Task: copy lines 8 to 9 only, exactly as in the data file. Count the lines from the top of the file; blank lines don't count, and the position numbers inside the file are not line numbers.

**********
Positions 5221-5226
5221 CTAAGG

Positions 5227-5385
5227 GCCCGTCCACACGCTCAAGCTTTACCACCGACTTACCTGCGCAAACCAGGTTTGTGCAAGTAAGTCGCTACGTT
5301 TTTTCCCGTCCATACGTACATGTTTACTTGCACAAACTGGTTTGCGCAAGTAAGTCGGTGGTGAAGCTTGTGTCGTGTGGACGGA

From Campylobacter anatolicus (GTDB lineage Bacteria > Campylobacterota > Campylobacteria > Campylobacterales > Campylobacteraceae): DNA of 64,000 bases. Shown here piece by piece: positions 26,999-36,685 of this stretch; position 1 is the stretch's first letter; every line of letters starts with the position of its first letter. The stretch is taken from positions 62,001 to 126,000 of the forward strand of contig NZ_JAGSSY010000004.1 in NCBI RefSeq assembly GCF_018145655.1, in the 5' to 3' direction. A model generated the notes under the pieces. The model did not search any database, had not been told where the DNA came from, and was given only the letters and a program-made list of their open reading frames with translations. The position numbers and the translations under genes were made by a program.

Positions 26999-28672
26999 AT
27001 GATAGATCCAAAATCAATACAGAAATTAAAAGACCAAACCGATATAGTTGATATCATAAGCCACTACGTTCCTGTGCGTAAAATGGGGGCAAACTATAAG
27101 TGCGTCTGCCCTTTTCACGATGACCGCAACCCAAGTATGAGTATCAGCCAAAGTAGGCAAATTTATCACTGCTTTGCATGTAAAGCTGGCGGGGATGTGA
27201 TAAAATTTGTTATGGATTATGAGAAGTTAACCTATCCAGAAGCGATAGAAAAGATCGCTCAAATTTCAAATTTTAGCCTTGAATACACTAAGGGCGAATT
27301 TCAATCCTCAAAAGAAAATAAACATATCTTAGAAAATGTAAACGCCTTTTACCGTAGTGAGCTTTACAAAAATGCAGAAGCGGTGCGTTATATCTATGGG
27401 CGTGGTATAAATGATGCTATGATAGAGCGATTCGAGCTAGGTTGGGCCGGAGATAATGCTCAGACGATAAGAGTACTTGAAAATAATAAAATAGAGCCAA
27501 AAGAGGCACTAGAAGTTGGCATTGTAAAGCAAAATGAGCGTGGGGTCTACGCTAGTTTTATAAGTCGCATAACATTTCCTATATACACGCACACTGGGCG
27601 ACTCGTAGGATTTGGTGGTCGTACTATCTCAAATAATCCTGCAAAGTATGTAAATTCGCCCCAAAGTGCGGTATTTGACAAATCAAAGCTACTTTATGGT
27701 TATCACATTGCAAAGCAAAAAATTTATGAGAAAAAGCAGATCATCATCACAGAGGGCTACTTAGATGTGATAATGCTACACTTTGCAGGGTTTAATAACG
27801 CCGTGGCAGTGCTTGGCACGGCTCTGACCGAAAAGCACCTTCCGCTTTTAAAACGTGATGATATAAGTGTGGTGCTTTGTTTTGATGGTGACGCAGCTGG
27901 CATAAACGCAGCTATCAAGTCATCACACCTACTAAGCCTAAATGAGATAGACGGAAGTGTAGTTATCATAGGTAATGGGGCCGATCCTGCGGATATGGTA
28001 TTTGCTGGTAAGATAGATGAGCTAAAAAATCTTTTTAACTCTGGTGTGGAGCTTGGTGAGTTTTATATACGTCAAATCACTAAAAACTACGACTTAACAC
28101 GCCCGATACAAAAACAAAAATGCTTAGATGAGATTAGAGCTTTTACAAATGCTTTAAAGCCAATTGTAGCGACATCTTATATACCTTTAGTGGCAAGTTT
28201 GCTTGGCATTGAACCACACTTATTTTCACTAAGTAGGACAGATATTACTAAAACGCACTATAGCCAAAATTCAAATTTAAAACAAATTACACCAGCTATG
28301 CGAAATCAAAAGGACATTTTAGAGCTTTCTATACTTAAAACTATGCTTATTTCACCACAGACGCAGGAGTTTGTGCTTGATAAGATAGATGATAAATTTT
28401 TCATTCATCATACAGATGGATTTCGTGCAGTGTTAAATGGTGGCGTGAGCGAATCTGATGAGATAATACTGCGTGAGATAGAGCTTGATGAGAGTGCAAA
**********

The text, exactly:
26999 AT
27001 GATAGATCCAAAATCAATACAGAAATTAAAAGACCAAACCGATATAGTTGATATCATAAGCCACTACGTTCCTGTGCGTAAAATGGGGGCAAACTATAAG